Posted on 4 November 2020
Cost-effectiveness analysis (CEA) plays a key role informing decision-making in healthcare and, consequently, the interpretation of its results is discussed in formal guidance from health technology assessment (HTA) organisations. A body of research indicates different willingness to pay for more effective interventions than willingness to accept less effective interventions, which some suggest supports application of different cost-effectiveness thresholds depending on whether an intervention is considered more or less effective than the comparator. We review the theoretical basis for the use of differential thresholds within HTA organisations, and question whether they are compatible with coherent decisions and social values. The National Institute for Health and Care Excellence (NICE) is one such organisation, providing recommendations on which healthcare interventions to adopt in the United Kingdom. NICE guidance describes the decision rules it employs, including comparing CEA results to a cost-effectiveness threshold that defines the boundaries beyond which an intervention is no longer considered to provide value for money. Our review of NICE guidance finds that it describes a common threshold range for all alternatives, in line with the theoretical basis for a supply-side threshold. However, we also find that the guidance focuses on the application of the threshold as a decision rule for more effective and more expensive treatments, with less guidance provided on less effective and less expensive treatments. We make suggestions for how HTA organisations can better support application of decision rules to interventions that are less effective and less expensive.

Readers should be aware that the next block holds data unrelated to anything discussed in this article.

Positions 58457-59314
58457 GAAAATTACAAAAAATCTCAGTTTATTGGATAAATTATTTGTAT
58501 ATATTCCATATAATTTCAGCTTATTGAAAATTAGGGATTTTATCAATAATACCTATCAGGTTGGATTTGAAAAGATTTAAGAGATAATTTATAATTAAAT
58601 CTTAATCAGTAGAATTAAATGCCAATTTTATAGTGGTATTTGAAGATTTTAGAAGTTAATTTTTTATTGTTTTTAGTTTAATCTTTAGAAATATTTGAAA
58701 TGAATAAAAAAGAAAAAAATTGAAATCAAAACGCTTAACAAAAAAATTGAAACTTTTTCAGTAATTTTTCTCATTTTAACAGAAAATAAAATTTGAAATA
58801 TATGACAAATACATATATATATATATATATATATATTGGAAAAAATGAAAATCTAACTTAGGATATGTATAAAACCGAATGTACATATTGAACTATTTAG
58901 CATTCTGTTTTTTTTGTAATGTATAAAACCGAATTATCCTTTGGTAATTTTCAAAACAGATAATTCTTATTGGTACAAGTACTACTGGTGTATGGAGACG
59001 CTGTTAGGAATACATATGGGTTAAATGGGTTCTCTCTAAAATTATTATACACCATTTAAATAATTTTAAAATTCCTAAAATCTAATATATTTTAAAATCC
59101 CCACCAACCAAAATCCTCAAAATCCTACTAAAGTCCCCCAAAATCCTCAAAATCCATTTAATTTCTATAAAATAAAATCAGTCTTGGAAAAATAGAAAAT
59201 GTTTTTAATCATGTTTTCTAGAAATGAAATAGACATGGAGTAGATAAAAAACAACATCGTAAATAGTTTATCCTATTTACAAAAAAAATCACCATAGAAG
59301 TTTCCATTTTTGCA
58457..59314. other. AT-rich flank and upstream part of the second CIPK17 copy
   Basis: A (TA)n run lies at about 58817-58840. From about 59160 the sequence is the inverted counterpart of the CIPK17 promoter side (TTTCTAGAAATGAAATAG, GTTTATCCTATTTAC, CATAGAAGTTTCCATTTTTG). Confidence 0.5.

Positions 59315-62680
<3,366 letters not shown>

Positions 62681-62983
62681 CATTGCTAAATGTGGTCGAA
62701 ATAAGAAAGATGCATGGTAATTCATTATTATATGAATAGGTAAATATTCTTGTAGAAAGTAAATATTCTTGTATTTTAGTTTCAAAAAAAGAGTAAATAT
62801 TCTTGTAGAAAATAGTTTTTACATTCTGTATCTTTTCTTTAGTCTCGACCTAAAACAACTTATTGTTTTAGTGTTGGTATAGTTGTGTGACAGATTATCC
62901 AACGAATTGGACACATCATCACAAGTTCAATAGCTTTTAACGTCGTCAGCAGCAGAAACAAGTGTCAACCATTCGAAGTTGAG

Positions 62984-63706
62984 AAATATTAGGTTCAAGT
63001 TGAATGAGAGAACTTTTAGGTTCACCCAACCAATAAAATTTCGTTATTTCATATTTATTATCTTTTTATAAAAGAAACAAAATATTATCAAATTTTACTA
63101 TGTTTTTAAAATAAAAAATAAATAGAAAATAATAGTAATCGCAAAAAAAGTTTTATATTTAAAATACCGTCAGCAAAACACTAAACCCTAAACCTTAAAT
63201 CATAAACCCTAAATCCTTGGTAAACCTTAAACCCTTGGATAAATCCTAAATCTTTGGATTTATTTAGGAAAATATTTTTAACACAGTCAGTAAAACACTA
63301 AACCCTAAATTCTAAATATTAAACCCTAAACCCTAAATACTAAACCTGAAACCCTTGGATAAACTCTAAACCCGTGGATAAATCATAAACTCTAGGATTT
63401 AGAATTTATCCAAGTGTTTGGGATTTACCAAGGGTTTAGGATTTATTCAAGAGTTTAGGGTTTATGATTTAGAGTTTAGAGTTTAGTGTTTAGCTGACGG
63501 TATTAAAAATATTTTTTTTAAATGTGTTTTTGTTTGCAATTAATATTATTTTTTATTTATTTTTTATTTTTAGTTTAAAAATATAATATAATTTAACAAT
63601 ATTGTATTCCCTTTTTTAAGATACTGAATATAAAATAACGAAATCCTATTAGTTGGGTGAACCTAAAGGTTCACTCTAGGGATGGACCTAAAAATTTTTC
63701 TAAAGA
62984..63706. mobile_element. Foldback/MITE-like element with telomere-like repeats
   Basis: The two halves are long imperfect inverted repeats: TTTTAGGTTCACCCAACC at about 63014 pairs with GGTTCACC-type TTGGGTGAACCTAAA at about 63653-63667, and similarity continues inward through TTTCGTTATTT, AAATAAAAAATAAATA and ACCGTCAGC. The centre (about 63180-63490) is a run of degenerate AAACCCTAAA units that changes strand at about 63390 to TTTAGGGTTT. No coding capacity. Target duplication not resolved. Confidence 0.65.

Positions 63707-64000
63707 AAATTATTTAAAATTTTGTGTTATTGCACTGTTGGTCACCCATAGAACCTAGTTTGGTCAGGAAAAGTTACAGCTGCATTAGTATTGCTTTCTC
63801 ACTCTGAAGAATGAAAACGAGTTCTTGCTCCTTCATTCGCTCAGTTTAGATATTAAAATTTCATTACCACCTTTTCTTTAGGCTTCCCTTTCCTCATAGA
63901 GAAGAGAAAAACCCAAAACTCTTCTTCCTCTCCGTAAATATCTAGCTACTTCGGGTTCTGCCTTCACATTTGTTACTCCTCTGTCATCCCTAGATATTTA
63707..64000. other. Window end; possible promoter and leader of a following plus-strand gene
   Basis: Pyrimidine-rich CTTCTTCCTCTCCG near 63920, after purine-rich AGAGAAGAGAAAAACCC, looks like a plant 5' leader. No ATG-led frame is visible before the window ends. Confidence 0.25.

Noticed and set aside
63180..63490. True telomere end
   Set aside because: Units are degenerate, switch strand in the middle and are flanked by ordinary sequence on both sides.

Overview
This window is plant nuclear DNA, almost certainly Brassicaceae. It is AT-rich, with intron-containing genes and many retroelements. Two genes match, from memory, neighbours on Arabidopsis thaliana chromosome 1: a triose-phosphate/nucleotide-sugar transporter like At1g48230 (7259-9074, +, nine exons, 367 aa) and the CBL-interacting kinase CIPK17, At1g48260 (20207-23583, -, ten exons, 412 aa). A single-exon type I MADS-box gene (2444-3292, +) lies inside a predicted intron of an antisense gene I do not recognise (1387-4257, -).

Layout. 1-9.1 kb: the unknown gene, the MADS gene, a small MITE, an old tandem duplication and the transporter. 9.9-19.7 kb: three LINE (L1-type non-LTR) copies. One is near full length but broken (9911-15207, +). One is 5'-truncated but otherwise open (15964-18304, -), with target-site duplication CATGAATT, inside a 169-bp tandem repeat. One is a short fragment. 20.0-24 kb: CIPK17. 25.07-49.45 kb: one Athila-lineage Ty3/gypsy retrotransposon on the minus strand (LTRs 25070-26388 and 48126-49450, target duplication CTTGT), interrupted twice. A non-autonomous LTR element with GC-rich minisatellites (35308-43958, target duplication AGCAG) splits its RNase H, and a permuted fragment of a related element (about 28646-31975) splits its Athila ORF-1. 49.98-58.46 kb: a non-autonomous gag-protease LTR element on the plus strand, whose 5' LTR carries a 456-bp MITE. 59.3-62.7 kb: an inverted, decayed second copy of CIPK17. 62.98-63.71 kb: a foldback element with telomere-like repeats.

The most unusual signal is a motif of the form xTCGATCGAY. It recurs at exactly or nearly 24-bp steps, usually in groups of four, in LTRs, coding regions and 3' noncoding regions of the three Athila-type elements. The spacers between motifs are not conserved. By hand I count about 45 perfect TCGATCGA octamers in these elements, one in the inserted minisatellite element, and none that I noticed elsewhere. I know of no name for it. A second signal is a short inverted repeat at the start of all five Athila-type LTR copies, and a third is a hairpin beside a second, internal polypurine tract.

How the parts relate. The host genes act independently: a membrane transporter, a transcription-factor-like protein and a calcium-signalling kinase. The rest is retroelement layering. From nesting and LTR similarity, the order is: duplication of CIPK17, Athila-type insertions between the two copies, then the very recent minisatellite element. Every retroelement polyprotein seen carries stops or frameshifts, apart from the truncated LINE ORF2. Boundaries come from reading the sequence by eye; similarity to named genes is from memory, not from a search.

Full Report: CHE Research Paper 175
Other papers in the CHE Research paper series can be found at: CHE Research Papers